Child Welfare Counselor Careers in Criminology

When it comes to criminology careers, it's hard to think of any that are more important than that of child welfare counselor. In fact, it's hard to think of a career in any field that's more important. Children are the most vulnerable members of our society, and how we treat them says a lot about what kind of nation we are. Child welfare counselors deal with the most vulnerable children of all. They work with children from abusive homes, abandoned or neglected children, children left without a parent because of incarceration, and so on.

How do you qualify for a child welfare counselor career? Generally speaking, in most cases, you need at a very minimum a bachelor's degree in psychology, sociology, or social work. A master's degree is ideal, but many people are so eager to begin helping children that they take an entry-level job based on their bachelor's degrees and then go on to earn their master's degrees. This usually qualifies them for promotions and pay raises, and many agencies help with the cost of tuition.

Most child welfare counselors work for local and state governments, and some are primarily office based, while others are out of the office much of the time, actively investigating the living conditions and other life aspects of the children they've been assigned to help.

This can be a tough career to handle emotionally. You'll need compassion and empathy, but you'll also need a tough exterior. Living conditions in some of the homes you run across will shock and disgust you, and you'll work your heart out for the children's sake. Often, children are returned to homes after the parents have “changed,” only to be back in the same situation later, as their parents revert to their old habits.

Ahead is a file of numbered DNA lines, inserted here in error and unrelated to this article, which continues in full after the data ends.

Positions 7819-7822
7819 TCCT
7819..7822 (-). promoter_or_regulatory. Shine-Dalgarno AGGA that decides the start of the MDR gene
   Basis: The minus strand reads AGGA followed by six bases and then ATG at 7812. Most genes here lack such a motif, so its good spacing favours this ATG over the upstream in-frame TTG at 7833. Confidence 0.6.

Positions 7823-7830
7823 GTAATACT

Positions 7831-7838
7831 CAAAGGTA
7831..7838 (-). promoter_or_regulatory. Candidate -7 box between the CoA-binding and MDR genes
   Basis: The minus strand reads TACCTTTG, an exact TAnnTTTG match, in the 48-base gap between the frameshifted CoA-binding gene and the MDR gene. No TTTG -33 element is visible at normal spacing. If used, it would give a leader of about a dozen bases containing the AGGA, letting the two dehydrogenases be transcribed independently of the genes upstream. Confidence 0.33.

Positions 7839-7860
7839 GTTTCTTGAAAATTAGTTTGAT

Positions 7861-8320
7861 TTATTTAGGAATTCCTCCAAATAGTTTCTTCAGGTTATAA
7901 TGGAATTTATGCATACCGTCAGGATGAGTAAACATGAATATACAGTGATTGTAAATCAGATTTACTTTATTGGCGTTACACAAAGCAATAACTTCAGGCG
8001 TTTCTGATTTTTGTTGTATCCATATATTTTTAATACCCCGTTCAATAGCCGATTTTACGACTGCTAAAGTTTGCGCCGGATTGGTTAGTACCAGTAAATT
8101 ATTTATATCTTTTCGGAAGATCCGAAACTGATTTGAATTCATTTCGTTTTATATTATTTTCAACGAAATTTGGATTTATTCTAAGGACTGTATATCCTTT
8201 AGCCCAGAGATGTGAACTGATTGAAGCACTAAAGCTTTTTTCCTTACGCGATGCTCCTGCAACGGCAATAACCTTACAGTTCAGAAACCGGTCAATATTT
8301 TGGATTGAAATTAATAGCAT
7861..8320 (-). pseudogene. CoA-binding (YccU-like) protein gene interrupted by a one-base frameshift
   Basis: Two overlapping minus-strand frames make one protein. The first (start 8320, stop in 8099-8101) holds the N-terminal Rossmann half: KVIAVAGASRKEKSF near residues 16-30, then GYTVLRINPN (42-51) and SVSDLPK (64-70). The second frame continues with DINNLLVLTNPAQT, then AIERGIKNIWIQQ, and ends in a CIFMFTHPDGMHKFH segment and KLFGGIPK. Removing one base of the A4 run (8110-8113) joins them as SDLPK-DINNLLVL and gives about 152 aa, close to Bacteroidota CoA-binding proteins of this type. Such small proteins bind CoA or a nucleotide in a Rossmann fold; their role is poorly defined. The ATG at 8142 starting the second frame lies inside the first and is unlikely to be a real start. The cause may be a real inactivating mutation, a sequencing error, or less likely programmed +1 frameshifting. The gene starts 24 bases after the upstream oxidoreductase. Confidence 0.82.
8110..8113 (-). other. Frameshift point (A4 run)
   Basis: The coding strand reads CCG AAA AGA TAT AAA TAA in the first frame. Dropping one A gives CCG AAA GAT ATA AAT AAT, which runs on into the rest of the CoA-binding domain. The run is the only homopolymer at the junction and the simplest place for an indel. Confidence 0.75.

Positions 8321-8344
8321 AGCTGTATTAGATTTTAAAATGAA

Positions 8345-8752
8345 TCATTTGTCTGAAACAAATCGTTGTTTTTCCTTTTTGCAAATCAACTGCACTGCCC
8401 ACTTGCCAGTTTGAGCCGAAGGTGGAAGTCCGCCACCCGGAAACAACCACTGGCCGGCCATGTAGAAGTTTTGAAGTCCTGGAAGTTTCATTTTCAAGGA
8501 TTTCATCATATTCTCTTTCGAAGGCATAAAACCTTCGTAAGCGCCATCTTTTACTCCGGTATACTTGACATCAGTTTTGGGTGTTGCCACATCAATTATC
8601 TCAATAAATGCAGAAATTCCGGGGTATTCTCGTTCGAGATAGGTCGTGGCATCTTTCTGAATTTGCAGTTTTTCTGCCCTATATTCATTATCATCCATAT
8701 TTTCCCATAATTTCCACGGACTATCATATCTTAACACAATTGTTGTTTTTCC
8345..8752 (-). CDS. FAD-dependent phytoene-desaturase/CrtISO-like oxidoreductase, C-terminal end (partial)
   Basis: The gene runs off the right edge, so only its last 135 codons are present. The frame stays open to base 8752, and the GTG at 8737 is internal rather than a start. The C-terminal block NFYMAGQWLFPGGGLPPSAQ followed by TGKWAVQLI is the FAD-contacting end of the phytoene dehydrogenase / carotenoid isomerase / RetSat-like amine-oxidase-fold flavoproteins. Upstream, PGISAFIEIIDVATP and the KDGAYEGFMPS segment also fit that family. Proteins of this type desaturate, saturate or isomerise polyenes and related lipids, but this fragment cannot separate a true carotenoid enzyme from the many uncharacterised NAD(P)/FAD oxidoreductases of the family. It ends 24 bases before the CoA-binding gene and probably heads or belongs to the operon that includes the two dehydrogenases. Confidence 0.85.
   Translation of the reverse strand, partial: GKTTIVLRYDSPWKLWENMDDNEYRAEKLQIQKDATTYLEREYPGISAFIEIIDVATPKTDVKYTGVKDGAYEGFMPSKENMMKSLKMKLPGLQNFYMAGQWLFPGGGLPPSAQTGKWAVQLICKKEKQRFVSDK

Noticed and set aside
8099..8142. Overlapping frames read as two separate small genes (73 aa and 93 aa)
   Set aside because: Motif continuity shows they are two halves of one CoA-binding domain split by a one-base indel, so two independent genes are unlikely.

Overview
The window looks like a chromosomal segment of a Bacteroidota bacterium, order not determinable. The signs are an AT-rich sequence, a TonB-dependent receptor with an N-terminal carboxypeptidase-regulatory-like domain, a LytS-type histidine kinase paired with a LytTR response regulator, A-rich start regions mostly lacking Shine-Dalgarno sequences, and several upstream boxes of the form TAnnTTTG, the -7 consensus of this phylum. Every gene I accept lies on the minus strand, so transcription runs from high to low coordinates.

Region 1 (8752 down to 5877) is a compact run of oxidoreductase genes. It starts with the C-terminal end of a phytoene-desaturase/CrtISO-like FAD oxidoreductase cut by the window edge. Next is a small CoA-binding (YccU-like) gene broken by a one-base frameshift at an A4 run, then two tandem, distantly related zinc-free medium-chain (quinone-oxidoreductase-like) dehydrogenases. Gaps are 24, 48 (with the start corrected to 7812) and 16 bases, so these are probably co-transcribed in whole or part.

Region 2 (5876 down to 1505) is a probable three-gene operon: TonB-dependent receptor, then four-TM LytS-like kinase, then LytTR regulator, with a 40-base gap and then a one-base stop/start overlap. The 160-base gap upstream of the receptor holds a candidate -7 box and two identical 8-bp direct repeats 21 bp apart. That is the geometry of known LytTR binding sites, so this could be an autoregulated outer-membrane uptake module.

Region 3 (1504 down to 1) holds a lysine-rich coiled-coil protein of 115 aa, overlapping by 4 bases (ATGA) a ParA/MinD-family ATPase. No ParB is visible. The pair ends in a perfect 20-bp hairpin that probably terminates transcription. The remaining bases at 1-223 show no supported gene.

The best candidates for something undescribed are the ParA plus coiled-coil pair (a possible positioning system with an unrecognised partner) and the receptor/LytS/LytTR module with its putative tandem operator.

It can be heartrending and devastating to see how cruel some human beings can be to their own offspring, so this job requires the ability to emotionally separate yourself from the outcomes of your efforts. On the other hand, you'll be the difference between life and death for many kids, rescuing them from terrible conditions and helping them have bright futures. Nothing can ever take that away from you.

With a bachelor's degree, a child welfare counselor can expect to earn somewhere between $25,000 and $40,000 per year. Some earn more, depending on seniority and location. Entry-level jobs will naturally be on the lower end of the scale. Earning a master's degree and qualifying for the title of licensed clinical social worker is a good way to increase one's income in this field.

Department of Labor projections are that demand for child welfare counselors will remain strong for the foreseeable future, and salaries should keep pace with inflation.

Last Updated: 06/03/2014

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